Meanwhile 2,350 people applied for an Ottawa National Wildlife Refuge deer hunt last year though just 25 were picked for odds of one in 94.

The ever-popular Ravenna Arsenal adult deer gun hunt continues to be – well – ever popular with applicants. Last year 4,798 people (the largest number for any of Ohio’s many controlled hunts) applied but only 176 folks were lucky with the odds being one in 28.

Similarly 3,546 people applied to hunt the Mosquito Creek Refuge during the statewide muzzle-loading season but a paltry 150 names were spat out by the computer. That placed selection odds of one in 24.

For adults being selected for a waterfowl hunt are really not all that good either. Last year 2,363 adults applied to hunt ducks and geese at Magee Marsh though only 192 were picked. And thus the odds were one in 13, the same odds of being selected at the adjacent Ottawa National Wildlife Refuge.

Over at the Mosquito Creek Refuge, 1,426 people applied for 120 permits with the odds of being selected in 2014 at one in 12.

The waterfowl hunts at Pickerel Creek are popular as well with 1,352 people applying for the (yikes!) 40 slots with the odds of being selected at the why-bother-applying one in 34.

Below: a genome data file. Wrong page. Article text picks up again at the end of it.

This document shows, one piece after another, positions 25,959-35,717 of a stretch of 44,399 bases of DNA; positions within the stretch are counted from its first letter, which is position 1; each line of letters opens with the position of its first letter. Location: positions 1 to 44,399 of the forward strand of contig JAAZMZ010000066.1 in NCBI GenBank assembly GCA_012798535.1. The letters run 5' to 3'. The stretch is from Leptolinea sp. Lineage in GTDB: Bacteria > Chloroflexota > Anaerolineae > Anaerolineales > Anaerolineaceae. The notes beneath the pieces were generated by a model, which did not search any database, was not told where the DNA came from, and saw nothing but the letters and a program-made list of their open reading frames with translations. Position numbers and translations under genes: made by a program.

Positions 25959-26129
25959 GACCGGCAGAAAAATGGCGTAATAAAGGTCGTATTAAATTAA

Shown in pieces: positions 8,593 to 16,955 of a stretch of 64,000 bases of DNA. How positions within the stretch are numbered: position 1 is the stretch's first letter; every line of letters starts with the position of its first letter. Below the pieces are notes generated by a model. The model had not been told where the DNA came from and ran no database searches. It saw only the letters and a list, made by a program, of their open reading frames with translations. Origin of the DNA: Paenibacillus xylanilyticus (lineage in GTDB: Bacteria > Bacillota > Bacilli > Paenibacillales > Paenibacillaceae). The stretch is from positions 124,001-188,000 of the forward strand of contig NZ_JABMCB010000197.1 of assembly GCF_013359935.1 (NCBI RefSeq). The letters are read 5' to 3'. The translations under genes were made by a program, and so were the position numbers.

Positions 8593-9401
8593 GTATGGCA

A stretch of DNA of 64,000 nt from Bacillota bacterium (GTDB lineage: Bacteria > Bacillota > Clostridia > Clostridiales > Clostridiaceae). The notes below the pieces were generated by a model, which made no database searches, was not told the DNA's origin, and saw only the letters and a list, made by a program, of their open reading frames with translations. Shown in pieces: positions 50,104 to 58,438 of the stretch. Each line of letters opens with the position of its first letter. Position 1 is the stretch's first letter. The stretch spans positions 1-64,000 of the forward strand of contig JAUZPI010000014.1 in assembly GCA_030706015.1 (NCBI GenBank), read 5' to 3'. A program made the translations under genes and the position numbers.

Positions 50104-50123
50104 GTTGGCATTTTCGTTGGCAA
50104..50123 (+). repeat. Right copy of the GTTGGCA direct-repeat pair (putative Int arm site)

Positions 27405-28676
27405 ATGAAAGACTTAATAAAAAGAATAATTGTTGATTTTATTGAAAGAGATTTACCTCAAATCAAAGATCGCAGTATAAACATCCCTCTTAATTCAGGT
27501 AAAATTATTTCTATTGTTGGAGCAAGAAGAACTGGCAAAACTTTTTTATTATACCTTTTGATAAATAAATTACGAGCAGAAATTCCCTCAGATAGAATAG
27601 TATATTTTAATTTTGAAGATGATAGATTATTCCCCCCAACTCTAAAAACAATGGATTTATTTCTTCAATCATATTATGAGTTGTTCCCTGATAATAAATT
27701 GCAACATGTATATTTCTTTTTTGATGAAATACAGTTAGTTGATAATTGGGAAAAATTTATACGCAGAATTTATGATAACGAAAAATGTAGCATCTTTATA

Alas, the growth of youth hunting, women hunting and even hunting by folks with some form of serious mobility issues also has led to long odds of being picked.

For example, 244 women applied to hunt during the Killdeer Plains deer hunt established for them though just 18 females were picked. That placed the odds of being selected at one in 14.

And for the youth deer gun hunt at the Wildlife Division’s Hebron Hatchery, 107 youngsters applied but only two were selected. Thus the odds of being picked were one in 54.

Still, unless one applies one can never win. This is why I’ll go through the list of Ohio’s select, controlled deer and waterfowl hunts and then decide which ones I want to drop $3 in order to apply for a permit. And pretty much full-well knowing that I won’t be picked for any of them, of course.

Then again, come next February I’ll get a notification from Maine that it’s time to apply for that state’s annual moose tag lottery. And without hesitation I’ll send a check for $15 to that state’s treasurer.

Such is the stuff that dreams are made of.

For further information about Ohio’s deer and waterfowl hunting lottery program, review what is available and electronically enter an application, visit the Ohio Division of Wildlife’s web site at www.wildohio.gov.

Persons may also call 800-945-3543 in order to be provided with a paper application.

Jeffrey L. Frischkorn

 Jeff is the retired News-Herald reporter who  covered the earth sciences, the area's three county park systems and the outdoors for the newspaper. During his 30 years with The News-Herald Jeff was the recipient of more than 100 state, regional and national journalism awards. He also is a columnist and features writer for the Ohio Outdoor News, which is published every other week and details the outdoors happenings in the state.